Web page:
Operating systems

C Programming Tutorial

Go to the Table of Contents

Vist the Gifcom Corporation

Operating sytems and environments

Where is a C program born? How is it created?

The basic control of a computer rests with its operating system. This is a layer of software which drives the hardware and provides users with a comfortable environment in which to work. An operating system has two main components which are of interest to users: a user interface (often a command language) and a filing system. The operating system is the route to all input and output, whether it be to a screen or to files on a disk. A programming language has to get at this input and output easily so that programs can send out and receive messages from the user and it has to be in contact with the operating system in order to do this. In C the link between these two is very efficient.

Operating systems vary widely but most have a command language or shell which can be used to type in commands. Recently the tendency has been to try to eliminate typing completely by providing graphical user interfaces (GUIs) for every purpose. GUIs are good for carrying out simple procedures like editing, but they are not well suited to giving complicated instructions to a computer. For that one needs a command language. In the network version of this book we shall concentrate on Unix shell commands since they are the most important to programmers. On microcomputers command languages are usually very similar in concept, though more primitive, with only slightly different words for essentially the same commands. (This is a slightly superficial view).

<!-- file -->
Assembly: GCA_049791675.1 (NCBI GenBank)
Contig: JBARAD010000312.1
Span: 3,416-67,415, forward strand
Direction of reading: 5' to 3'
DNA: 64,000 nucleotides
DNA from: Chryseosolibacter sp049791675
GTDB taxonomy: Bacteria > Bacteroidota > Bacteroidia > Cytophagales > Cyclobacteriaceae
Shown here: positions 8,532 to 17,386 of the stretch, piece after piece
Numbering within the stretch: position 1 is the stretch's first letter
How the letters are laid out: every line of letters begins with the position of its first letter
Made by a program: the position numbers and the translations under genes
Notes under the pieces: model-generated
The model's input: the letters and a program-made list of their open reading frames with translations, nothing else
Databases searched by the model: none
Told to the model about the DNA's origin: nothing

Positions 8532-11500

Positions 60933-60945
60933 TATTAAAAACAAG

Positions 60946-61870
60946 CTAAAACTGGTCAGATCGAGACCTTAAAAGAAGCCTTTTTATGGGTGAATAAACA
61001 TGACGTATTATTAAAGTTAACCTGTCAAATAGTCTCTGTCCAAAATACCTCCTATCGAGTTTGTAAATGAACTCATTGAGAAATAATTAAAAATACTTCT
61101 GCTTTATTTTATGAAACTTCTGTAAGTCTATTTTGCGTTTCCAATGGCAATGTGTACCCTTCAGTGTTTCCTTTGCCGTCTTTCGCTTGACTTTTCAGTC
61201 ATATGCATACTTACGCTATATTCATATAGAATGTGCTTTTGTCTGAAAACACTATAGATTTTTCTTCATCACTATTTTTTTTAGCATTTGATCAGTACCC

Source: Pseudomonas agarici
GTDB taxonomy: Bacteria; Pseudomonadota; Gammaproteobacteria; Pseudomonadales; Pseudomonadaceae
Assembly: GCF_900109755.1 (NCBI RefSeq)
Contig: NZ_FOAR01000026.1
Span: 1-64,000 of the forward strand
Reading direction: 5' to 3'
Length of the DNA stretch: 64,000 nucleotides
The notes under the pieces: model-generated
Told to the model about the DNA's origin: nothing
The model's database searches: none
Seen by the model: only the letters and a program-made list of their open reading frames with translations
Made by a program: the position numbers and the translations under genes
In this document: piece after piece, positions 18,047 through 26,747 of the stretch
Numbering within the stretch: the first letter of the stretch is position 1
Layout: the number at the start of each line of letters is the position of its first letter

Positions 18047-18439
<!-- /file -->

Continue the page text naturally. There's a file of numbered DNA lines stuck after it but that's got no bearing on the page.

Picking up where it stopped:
When most compiler languages were developed, they were intended to be run on large mainframe computers which operated on a multi-user, time-sharing principle and were incapable of interactive communication with the user. Many compiler languages still have this inadequacy when carried over to modern computers, but C is an exception, because of its unique design. Input and output are not actually defined as a fixed, unchanging part of the C language. Instead there is a standard file which has to be included in programs and defines the input/output commands that are supported by the language for a particular computer and operating system. This file is called a standard C library. (See the next chapter for more information.) The library is standard in the sense that C has developed a set of functions which all computers and operating systems must implement, but which are specially adapted to your system.